Through their family charters, it is possible to trace the Plumpton family back to the twelfth century. They were a modest knightly family whose property was concentrated in Yorkshire. As a result of the marriage of Robert to Alice Foljambe, the family acquired lands in Nottinghamshire, Derbyshire and Staffordshire, placing it among the first rank of country gentry. During the Hundred Years' War, William Plumpton accompanied the Duc of Bedford to France (1427-30) and was rewarded with the vicomté of Falaise in Normandy, but the family's political choices were not always so successful. At the end of the fifteenth century, Sir William's loyalty to the Percies and to the Lancastres and his hostility to the York clan brought him fines and imprisonment. Despite the variety of important positions he held -- Yorkshire representative to the Great Council of 1455 and Sheriff of Yorkshire and of Nottinghamshire -- he did not have sufficient influence to reach the level of power and riches which were the prerogative of other families like the Stanleys, the Cliffords or the Tiptofts. Nevertheless, the correspondence shows that William Plumpton's career in the judiciary progressed smoothly. His expertise was a precious asset in a world in which the survival and maintenance of family honour was often decided in the courts. Of course, judicial competence could also be bolstered by a network of well-placed lawyers, attorneys and supporters at Westminster. In this system, the Plumptons had their loyal allies: the Cliffords, the Darrells, the Middletons, and the Aldburghs. But the family experienced important financial difficulties. For the Plumptons, as for all the gentry of this period, the gap between expenditures and revenues was always minimal, resulting in a perpetual problem with liquidity and the threat of creditors who lay in wait for the smallest default. Although the Plumptons' property was managed with a sure hand, the danger became tangible in 1461 upon the death of the last son of William Plumpton's first marriage. At this point, his inheritants included only two granddaughters (the children of his oldest son) and Robert, William's son born of a second union which was long kept secret and of questionable legitimacy. The claim of the two girls to the inheritance was evident, but Sir William's concern over the continuation of his line along with financial considerations led him to disregard it. Robert was declared the heir before the Court through a procedure of enfeoffment of estates with reversion to his son. Sir William's duplicity towards his legitimate heirs put a strain on his estate and rendered it vulnerable to all manner of legal challenges. A long trial followed his death in 1480, one which would last until the sixteenth century and would be the ruin of the family. A decision splitting the estate seemed to have settled the affair, leaving Robert in possession of the Plumpton lands while the heirs retained the Midland lands. But even after this decision, Robert persisted. His lack of judgement, prudence and a sense of justice were his downfall. In the years which followed, he went to court to claim the entire Babthorpe estate, based on his son William's marriage to Isabelle Babthorpe, even though it rightfully belonged to Sir William Babthorpe (d. 1555), the heir of Robert Babthorpe's third son William (d.1500/01). These efforts bore no fruit. For their part, the Babthorpes initiated a protracted lawsuit to seize Robert's lands, a matter which would not be definitively settled until 1565. The majority of the letters from Robert's two wives, and from his first wife, Agnes, in particular are drawn from this period. It was she who had to administer the Plumpton's scattered estate while her husband was waging war in London's courts. Her surviving eight letters show us a reserved woman, but one who was determined to preserve the ancestral estate from the predators circling around the weakened family. Not wanting to displease her husband who was constantly asking for money, she wrote, "I pray you that ye be not miscontent that I sent it no sooner, for I haue made the hast that I could that was possible for me to do" (p.170). And yet she was not afraid to reproach him for his way of doing business:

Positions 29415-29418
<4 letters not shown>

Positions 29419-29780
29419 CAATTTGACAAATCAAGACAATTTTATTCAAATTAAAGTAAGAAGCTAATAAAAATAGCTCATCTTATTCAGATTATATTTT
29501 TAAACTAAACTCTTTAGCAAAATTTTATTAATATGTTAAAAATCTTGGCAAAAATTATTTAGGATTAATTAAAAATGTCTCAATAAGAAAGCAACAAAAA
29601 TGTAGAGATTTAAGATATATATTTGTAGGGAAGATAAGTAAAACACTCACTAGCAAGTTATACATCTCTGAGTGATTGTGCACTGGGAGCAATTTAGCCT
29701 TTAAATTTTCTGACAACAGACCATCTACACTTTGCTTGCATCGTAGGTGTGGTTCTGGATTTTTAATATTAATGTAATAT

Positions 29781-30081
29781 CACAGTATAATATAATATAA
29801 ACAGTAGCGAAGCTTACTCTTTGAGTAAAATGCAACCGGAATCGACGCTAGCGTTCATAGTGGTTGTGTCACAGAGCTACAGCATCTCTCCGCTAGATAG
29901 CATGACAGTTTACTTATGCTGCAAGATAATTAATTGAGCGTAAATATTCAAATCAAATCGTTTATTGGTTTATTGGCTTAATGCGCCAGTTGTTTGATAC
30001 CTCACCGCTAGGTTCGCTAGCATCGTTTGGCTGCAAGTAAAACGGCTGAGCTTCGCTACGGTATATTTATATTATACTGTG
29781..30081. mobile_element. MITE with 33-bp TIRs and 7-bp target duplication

I marvell greatly that I haue no word from you. Sir I marvell greatly that ye let the matter rest so long, & labors no better for your selfe . . . Sir, I besech you to remember your great cost & charges, & myne, and labor the matter that I myght haue an end. (p.172)

Clearly an intelligent woman, she was the type of wife that landowners needed: probably trained in estate management during her time as lady-in-waiting in a noble family, she was courageous and capable of defending the interests of her absent husband. Less numerous than the letters of the Paston wives, letters from the Plumpton wives nevertheless reveal the same courage and the same determination. Like other correspondences of its type, the Plumpton correspondence abounds in detail concerning the life of English gentry families of the Middle Ages. It illuminates both the economic and political difficulties which they confronted and the arduous conditions of their survival. It resonates with the conflicts created by Robert's vengeful and bellicose character. The appearance of this new and improved edition, which replaces T. Stapleton's 1839 version, can only be cause for celebration. The introduction furnishes the information necessary for understanding the content of the letters. Also included for readers interested in codicology is information concerning the original manuscripts.